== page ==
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10 Million Real Passwords and Usernames published by a Researcher

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Mark Burnett, A security Consultant has just published 10 million passwords along with their corresponding
usernames. Although it’s a thoughtful offering to other researchers but a legally
risky move given the current legal situation surrounding hacking.

Usually, passwords are secretly released only to researchers, but it restricts
them from analyzing how username and password might go together. Burnett
has explained that his aim is to provide a clean set of data to share with the world for quite some
time to provide both, together, as it gives “great insight into user
behavior and is valuable for furthering password security.”
But he’s done so with some fear and much justification (and, before you panic too
much, he believes most of them are now dead). “I think this is
completely illogical that I have to write an entire article justifying the
release of this data out of fear of prosecution or legal harassment,” he
writes on his blog.

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Although researchers typically only release passwords, I am releasing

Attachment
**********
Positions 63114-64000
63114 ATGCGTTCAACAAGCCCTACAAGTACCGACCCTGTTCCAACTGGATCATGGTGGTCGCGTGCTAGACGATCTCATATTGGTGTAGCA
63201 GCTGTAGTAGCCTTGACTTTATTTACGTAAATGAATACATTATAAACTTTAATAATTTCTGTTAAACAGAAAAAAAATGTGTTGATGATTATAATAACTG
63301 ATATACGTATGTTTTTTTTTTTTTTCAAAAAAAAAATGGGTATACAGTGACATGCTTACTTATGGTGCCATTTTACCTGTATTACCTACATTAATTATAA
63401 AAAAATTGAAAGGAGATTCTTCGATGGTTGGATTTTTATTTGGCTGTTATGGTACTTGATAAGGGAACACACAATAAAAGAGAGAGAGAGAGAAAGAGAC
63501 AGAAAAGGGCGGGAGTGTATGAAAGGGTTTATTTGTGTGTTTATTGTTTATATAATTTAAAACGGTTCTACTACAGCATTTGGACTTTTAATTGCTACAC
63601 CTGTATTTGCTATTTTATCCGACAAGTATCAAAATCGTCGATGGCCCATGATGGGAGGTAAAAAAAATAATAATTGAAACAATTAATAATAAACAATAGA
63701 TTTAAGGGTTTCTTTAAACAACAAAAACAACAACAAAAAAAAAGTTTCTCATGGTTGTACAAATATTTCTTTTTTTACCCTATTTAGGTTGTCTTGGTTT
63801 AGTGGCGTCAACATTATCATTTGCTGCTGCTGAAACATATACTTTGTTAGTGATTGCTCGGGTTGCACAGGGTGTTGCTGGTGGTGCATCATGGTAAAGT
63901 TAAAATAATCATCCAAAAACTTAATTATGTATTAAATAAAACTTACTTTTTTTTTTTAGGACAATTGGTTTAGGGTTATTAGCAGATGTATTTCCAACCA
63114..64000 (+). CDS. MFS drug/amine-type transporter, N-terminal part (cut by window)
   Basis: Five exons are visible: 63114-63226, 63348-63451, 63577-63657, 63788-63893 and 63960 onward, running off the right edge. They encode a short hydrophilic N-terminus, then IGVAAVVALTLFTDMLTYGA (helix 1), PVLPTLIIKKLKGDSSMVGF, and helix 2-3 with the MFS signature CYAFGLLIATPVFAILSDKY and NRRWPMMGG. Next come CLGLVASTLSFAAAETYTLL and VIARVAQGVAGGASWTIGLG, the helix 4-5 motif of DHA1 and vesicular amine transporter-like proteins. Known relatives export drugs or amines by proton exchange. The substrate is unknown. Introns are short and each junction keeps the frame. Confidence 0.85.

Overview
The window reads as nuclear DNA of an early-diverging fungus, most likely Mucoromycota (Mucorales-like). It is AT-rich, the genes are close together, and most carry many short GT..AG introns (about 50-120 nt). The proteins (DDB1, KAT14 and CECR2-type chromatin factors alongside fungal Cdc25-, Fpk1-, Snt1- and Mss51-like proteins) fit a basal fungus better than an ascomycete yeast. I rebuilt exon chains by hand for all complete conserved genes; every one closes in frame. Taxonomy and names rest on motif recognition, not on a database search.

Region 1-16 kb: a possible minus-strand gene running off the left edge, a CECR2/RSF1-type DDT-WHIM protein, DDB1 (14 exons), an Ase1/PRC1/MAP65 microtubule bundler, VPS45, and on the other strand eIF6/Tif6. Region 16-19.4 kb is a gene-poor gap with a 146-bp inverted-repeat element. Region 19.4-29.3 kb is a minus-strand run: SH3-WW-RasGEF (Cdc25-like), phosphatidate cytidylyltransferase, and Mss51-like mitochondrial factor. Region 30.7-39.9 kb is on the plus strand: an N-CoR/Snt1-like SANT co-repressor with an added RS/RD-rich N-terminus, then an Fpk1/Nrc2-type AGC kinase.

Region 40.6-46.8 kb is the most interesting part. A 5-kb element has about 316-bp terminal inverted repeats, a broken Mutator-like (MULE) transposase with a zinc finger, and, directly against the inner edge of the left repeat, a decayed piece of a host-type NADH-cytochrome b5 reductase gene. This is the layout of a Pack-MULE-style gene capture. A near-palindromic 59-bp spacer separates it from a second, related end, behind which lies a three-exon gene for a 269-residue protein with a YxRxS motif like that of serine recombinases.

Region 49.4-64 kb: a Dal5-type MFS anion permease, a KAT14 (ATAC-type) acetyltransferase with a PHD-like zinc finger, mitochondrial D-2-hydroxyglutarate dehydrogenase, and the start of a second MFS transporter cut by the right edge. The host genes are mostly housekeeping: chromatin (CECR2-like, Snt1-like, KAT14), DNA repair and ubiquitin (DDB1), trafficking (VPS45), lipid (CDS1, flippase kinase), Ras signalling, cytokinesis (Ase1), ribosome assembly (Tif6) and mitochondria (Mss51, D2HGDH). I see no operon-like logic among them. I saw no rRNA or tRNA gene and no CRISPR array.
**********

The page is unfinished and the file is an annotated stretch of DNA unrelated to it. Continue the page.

usernames with the passwords. Analysis of usernames with passwords is an
area that has been greatly neglected and can provide as much insight as
studying passwords alone. Most researchers are afraid to publish
usernames and passwords together because combined they become an
authentication feature.
In the case of me releasing usernames and passwords together, my aim is not to defraud, facilitate unauthorized access to a computer
system, steal the identity of others, to aid any crime or to harm any
individual or entity. The sole intent is to further research with the
goal of making authentication more secure and therefore protect from
fraud and unauthorized access.
Ultimately, these passwords are no longer be
valid to the best of my knowledge and I have taken extraordinary measures to make this data
ineffective in targeting particular users or organizations. This data is
extremely valuable for academic and research purposes and for
furthering authentication security and this is why I have released it to
the public domain.

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